Now you've successfully identified a wild perennial plant using three different reference books (and perhaps people), three different times. You visited the plant on three separate occasions, building an intimate relationship with your new plant ally and felt an intuitive YES! Awesome! If you even in the slightest bit still question, revisit those references and fine tune your search. Check. Now see if you can find some yummy references that show you how to cook and consume your new plant ally! Check. Share your wild food adventure with someone and enjoy! You've made a new friend, reestablished trust within yourself and the earth, AND got to enjoy an extra delicious wild perennial food!!!! <3 Win, win, win! <3


Triple Check Rule for any uncertainty or unfamiliarity 

Respect the NO, trust the intuitive YES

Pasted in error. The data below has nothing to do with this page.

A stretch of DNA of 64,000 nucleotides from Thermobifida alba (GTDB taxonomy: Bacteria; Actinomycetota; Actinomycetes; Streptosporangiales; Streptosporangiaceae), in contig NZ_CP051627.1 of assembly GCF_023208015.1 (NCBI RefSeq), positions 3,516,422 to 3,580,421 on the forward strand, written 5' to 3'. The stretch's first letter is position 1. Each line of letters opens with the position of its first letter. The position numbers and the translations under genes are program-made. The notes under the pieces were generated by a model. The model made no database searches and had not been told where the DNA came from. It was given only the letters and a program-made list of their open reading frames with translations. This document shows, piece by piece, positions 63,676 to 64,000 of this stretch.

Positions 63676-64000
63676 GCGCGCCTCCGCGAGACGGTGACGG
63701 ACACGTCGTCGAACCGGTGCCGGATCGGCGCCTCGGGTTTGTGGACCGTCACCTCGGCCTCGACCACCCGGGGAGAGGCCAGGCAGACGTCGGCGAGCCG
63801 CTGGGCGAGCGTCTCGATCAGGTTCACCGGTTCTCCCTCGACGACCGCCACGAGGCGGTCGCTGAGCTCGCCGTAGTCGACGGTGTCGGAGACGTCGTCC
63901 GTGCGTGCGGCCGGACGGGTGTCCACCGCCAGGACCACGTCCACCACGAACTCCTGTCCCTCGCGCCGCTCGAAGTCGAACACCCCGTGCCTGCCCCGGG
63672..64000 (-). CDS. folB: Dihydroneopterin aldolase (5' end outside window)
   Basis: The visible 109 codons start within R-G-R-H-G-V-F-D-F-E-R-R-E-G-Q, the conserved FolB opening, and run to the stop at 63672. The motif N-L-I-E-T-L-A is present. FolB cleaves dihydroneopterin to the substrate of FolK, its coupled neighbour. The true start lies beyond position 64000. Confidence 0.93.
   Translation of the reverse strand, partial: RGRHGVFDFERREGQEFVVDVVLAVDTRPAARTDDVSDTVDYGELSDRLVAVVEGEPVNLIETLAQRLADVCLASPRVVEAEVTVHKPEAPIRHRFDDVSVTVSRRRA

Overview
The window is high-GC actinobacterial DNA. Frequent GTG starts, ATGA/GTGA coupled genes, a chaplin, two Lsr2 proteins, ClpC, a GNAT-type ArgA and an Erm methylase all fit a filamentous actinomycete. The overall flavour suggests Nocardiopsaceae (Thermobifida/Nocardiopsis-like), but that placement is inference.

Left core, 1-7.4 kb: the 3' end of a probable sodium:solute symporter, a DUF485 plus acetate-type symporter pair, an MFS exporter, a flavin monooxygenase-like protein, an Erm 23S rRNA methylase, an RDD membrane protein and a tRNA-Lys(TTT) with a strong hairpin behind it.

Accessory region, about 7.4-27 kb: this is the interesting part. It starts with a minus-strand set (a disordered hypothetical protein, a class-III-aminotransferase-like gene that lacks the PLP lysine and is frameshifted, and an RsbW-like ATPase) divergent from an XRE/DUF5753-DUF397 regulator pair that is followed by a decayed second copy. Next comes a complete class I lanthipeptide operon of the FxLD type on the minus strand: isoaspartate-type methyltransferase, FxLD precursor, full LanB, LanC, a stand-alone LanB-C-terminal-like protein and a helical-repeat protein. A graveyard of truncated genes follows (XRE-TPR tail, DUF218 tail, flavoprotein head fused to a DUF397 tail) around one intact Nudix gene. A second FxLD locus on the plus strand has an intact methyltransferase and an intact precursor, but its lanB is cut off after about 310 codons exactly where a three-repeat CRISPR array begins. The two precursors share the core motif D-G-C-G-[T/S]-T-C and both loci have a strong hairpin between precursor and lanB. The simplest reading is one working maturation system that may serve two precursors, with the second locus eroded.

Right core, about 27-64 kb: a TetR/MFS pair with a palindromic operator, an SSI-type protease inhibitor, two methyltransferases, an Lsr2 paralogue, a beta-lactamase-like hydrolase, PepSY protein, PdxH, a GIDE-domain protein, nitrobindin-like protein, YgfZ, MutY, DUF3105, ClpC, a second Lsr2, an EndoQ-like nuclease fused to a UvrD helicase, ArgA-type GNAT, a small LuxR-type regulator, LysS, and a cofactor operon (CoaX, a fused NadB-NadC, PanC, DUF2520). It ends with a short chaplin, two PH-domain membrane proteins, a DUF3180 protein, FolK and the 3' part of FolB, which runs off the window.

Have fun, and if you're ever looking for a cross reference, feel free to send photos and questions to me🙂 <3

Written by Nina Lawrin and posted on loverencollections.com 

Nina Lawrin is a visual artist, permaculture designer, world traveler and urban forager.  She is the founder of loveren collections, an experience dedicated to education and re-connection to nature through everyday wild perennial foods. She is passionate about great tasting, nutritious foods that are accessible for all. She hosts and conducts workshops, pop up dinners and camping trips throughout the city as well as on The Healing Permaculture Site dedicated to Female Hormonal Health in North Lawndale, Chicago. In 2017, she studied under Patricia Armstrong and Ellyn Schmitz at The Resiliency Institute in the Edible Wild Plants Certificate course and Bioregional Herbalism course. Nina is a certified permaculture designer who has studied under AnnaMaria Leon, and has taken workshops with Brad Lancaster and Dan Halsey. Nina is also a proud certified tree keeper with Openlands #1248 . You can often times find her along roadsides and strolling in the woods with her favorite furry foraging gal pal, Aza.